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The Morning Fix: 3-D traffic jam! Alice hits roadblock in UK. Stalking Sumner!

February 16, 2010 |  9:16 am
After the coffee. Before sending your audition tape to replace Barbara Walters as host of the Oscars special.

3-D glut. More than 20 3-D movies are expected to be released this year. Only problem is, space for all these movies is limited. The Wall Street Journal notes that according to the National Assn. of Theater Owners, fewer than 10% of the nation's theaters are 3-D-enabled. "There's clearly a bottleneck," Frank Rash, senior vice president of the big theater chain AMC told the WSJ. Yeah, but business will be booming for the companies that make the funny glasses.

CTlogosmall Alice doesn't play here anymore. Walt Disney Co.'s move to close the gap between the end of the theatrical run and the DVD release of its upcoming movie "Alice in Wonderland" is meeting resistance from some U.K. and Dutch theater owners, according to Bloomberg. The move is not a complete surprise and many theater chains in the U.S. are also concerned about the shortening of the windows between the theatrical and DVD releases.

Toys in the attic. It's time for the annual toy fair in New York, and this year it's Hollywood that it is driving the deals. The Los Angeles Times takes a look at the licensing convention.

Madison Avenue blues. If it's not too early for bubble stories (there's been a recent rush of articles handicapping what shows will and won't be back next fall), then it isn't too early to see how the advertising market is going to look in a few months when the TV industry starts selling commercials for the fall season. Broadcasting & Cable does a little early handicapping.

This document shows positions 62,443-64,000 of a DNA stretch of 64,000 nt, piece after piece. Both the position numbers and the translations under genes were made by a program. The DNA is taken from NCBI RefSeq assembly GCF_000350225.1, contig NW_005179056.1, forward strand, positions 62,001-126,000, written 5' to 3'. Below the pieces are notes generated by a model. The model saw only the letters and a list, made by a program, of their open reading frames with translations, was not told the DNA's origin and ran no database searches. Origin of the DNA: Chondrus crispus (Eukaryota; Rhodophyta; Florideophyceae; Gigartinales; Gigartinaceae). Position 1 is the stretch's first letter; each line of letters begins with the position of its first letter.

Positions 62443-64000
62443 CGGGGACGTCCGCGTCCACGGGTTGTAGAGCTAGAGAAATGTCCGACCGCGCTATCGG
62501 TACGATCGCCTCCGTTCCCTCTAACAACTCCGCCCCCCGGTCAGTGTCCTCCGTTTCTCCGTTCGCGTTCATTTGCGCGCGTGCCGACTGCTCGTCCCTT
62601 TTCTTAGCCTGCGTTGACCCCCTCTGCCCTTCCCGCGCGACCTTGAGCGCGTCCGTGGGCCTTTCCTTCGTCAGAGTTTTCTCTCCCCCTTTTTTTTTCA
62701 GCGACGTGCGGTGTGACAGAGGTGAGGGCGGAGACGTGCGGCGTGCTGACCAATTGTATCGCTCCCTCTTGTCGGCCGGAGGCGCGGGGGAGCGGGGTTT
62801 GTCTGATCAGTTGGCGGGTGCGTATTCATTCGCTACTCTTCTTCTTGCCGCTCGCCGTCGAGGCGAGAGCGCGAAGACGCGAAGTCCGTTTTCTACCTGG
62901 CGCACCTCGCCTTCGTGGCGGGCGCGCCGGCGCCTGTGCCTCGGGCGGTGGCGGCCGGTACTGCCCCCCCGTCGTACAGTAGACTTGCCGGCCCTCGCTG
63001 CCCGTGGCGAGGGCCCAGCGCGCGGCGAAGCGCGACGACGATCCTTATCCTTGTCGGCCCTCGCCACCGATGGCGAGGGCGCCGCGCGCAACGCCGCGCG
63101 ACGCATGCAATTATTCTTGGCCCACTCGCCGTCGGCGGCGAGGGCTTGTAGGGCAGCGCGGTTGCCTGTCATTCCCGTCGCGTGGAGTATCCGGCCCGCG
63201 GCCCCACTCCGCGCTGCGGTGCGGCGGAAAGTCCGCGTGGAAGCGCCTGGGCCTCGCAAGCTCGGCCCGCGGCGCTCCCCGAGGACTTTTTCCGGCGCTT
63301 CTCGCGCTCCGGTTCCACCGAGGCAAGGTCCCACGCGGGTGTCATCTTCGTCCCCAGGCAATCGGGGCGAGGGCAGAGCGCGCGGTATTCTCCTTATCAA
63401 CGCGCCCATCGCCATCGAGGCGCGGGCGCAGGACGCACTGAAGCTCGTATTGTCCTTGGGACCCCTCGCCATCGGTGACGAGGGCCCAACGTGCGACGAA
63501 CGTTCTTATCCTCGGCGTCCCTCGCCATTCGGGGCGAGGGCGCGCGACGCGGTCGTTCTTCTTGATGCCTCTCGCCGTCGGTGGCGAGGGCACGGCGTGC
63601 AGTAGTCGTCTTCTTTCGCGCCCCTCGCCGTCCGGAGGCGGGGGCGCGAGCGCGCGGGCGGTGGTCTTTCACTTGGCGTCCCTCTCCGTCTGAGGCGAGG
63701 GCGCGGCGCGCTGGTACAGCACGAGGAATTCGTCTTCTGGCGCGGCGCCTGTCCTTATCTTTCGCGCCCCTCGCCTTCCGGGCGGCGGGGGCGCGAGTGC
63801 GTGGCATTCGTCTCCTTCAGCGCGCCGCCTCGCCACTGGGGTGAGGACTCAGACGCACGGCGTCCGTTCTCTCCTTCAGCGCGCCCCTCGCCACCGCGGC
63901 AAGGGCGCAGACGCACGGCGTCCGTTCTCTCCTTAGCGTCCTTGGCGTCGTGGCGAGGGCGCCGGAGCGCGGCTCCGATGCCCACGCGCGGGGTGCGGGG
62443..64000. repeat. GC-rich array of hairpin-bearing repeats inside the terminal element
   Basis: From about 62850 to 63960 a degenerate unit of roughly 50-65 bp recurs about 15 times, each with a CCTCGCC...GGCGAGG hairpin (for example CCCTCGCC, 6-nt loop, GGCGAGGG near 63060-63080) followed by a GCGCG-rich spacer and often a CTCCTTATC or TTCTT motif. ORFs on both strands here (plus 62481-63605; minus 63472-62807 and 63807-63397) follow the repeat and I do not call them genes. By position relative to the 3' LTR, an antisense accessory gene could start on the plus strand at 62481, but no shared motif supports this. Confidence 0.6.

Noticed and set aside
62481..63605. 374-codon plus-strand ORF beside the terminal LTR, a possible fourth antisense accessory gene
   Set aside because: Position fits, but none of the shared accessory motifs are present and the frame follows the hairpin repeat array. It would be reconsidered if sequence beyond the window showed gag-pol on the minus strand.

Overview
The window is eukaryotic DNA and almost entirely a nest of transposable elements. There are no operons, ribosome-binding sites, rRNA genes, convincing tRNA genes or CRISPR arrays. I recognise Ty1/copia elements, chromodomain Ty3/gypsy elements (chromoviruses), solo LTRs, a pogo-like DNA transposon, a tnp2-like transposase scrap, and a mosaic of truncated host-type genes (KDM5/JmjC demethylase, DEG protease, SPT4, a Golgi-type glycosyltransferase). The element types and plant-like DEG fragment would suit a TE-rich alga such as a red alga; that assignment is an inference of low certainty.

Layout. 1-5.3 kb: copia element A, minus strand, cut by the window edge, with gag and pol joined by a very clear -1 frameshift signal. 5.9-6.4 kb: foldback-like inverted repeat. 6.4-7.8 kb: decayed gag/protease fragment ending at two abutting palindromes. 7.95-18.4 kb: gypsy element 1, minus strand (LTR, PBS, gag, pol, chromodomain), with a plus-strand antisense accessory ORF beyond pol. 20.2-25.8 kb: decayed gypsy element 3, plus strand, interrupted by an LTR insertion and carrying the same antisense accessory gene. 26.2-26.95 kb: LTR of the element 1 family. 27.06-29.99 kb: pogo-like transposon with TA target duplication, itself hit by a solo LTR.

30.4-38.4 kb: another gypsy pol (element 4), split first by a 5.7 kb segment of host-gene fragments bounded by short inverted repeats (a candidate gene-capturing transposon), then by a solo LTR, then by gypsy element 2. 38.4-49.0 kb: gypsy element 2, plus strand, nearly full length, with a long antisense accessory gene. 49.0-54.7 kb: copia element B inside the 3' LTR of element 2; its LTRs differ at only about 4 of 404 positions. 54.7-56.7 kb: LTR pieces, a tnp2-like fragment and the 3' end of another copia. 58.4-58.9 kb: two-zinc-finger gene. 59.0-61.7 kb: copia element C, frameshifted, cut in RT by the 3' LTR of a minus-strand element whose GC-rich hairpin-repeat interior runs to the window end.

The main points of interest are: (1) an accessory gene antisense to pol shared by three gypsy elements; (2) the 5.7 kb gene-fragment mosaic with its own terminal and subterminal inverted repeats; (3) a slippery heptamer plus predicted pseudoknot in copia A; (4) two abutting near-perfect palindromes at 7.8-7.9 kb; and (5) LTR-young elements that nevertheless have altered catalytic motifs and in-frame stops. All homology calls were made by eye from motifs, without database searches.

Video blues. The video game industry, which for a while seemed immune to the woes hitting the rest of the media business, is in something of a tailspin. Sales were off about 13% last month compared to January 2009, and last week Activision confirmed layoffs and EA saw its stock take a hit. The Wrap with a look at what's going on with the gamers.

Stalking Sumner. For your amusement, a clip of TMZ interviewing Viacom CEO Sumner Redstone as he leaves a dinner with his good friend flame Christine Peters. Redstone's initially not sure if he owns TMZ or not (he doesn't, Time Warner does), but he's a good sport about it. 

Inside the Los Angeles Times: Patrick Goldstein on Quentin Tarantino. The buzz on Monday's Oscar nominee luncheon. Kevin Smith's fat spat with Southwest. Barbara Walters has had enough of interviewing actors. We don't blame her. 

-- Joe Flint

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